. 1983. Essays in the History of Linguistic Anthropology. (= Studies in the History of Linguistics, 25.) Amsterdam & Philadelphia: John Benjamins Publ. Co., XXIII, 406 pp. [The volume brings together 8 previously published studies, several of which have been revised, together with an introd. (ix–xxiii) by the author, in which he comments on the individual papers. These are: 1, “Notes towards a History of Linguistic Anthropology” (1963, 1–57); 2, “Lexicostatistics and Glottochronology in the 19th century (with notes toward a general history)” (1973, 59–113); 3, “The Americanist Tradition in Linguistics” (1976, 115–34); 4, “Linguistic Method in Ethnography: Its development in the United States” (1970, 135–244); 5, “Alfred Louis Kroeber [(1876–1960)]: Linguistic anthropologist” (1961, 245–72); 6, “Morris Swadesh [(1909–1967)]: From the first Yale school to world prehistory” (1971, 273–317), followed by a full bib. of M. Swadesh (318–30); 7, “The Pre-War Prague School and Post-War American Anthropological Linguistics” (1975, 331–44), and 8, “Traditions and Paradigms” (1974, 345–83). Subject index (385–91); name index (393–406).]
. 1983. An Invitation to Cultural Semiotics [In Japanese]. (= Yuhikaku Sensho, 377) Tokyo: Yuhikaku, IV, 217, V pp. [The vol. consists of 7 chapts., of which Ikegami wrote the first two and the concluding one, and Yamanaka and Tousu two each (Nos.3–4 and 5–6, respectively). Index [i–v].]
. 1983. Zur Wortartenproblematik aus wissenschaftsgeschichtlicher Sicht. (= Hamburger Philologische Studien, 57.) Hamburg: Helmut Buske Verlag, 155 pp. [This 1980 doctoral dissertation (Univ. of Mainz) consists of 7 chaps.: “Einleitung” (11–28), which addresses itself to questions of methodology in the history of linguistics in general; 2, “Zum Wortbegriff in der traditionellen und modernen Sprachwissenschaft” (29–36), in which the concept of ‘word’ from the classical period to the present is sketched; 3, “Ueberlegungen zur Klassifikation des Wortbestandes” (37–45); 4, “Kriterien der Klassifikation” (47–55); 5, “Arten von Klassifikationen [i.e., traditional and modern ones]” (57–96); 6, “Zu einigen zentralen Problemen der Wortartentheorie” (97–115), and 7, “Schlussbemerkungen” (117–20), in which the author presents her findings in the light of recent discussions in the historiography of linguistics. Bib. (121–46), ‘index nominum’ (147–51), and ‘index rerum’ (153–55).]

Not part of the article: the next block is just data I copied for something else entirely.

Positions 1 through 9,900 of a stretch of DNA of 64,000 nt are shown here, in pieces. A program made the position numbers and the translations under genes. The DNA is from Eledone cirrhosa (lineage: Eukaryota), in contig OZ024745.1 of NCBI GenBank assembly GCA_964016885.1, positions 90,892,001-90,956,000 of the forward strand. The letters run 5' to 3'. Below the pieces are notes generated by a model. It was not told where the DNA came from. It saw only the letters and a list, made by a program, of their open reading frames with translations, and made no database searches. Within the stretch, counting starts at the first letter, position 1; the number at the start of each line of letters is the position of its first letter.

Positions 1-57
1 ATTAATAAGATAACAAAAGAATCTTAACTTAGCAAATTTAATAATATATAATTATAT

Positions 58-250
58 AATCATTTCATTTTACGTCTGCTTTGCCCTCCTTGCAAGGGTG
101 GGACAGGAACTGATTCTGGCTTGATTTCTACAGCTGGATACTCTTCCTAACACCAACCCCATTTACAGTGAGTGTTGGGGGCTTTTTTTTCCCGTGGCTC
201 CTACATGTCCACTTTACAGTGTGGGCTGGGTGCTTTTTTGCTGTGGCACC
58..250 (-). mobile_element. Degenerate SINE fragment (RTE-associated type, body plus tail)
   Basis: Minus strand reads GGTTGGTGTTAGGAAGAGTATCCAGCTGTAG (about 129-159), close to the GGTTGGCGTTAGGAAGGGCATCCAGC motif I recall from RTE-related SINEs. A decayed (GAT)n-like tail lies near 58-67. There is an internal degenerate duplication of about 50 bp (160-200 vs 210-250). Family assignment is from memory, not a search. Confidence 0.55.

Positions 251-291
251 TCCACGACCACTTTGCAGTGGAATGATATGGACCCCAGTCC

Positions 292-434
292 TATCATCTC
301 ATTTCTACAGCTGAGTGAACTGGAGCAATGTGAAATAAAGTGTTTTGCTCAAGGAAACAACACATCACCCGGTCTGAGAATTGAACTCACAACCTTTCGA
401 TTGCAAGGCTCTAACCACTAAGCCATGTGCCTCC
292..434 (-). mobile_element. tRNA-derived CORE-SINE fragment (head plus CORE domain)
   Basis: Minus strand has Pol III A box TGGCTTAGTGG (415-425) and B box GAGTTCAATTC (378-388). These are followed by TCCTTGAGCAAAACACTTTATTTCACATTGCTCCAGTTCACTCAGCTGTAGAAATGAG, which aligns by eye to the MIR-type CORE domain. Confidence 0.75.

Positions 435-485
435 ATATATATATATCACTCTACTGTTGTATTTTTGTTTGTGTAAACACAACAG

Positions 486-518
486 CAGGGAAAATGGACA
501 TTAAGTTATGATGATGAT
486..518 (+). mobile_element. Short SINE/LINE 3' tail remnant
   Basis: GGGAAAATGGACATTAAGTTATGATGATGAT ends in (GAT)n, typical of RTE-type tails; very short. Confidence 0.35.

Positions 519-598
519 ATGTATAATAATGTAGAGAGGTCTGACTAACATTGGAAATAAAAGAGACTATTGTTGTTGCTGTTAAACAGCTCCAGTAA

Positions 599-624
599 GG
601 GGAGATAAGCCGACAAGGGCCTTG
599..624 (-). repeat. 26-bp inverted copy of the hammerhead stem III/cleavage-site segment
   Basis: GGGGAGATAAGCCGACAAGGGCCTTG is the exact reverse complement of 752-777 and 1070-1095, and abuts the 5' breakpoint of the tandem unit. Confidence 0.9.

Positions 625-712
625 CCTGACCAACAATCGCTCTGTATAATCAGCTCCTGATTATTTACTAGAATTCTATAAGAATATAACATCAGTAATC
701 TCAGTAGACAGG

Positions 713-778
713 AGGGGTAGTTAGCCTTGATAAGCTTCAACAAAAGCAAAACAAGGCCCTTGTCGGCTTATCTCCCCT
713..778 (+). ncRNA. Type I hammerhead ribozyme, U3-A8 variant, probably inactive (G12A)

ed. 1983. Linguistics and Evolutionary Theory: Three Essays by August Schleicher, Ernst Haeckel and Wilhelm Bleek. With an introduction by J[ohn] Peter Maher. (= Amsterdam Classics in Linguistics, 6.) Amsterdam & Philadelphia: John Benjamins Publ. Co., XLIV, 82, 78 pp. [The vol. consists of English translations of the following texts: August Schleicher’s (1863) and (1865) ‘Darwinian’ papers, translated by Alexander Bikkers and J. Peter Maher in 1869 and 1982, respectively, and of the 1867 Ursprung der Sprache by Wilhelm Heinrich Immanuel Bleek (1827–75), the well-known Africanist, preceded by an introd. by Ernst Haeckel (1834–1919), the champion of Darwinism in Germany (transl. by Thomas Davidson in 1869). In addition to the introd., there is a lengthy foreword (ix–xvi) by the ed., who also compiled the bibliographies on ‘Linguistics and Evolution Theory’ (xxxiii–xxxix) and of secondary, mostly linguistic sources (xli–xliv). In lieu of a detailed critique, William Dwight Whitney’s (1872) paper has been reprinted (73–78). There are many facsimiles.]
Languages for Peace (Languages, Linguistics and Literature for Peace, Progress and Prosperity) ed. by Adam Makkai. No.1 (Spring 1983). Lake Bluff, Illinois: Jupiter Press, 32 pp. [A tribute to Kenneth L. Pike, “Nominee for the Nobel Peace Prize and the Nobel Prize for Literature”, with contributions by Dwight Bolinger, Charles Hockett, and others, and many photographs taken from Pike’s life and work.]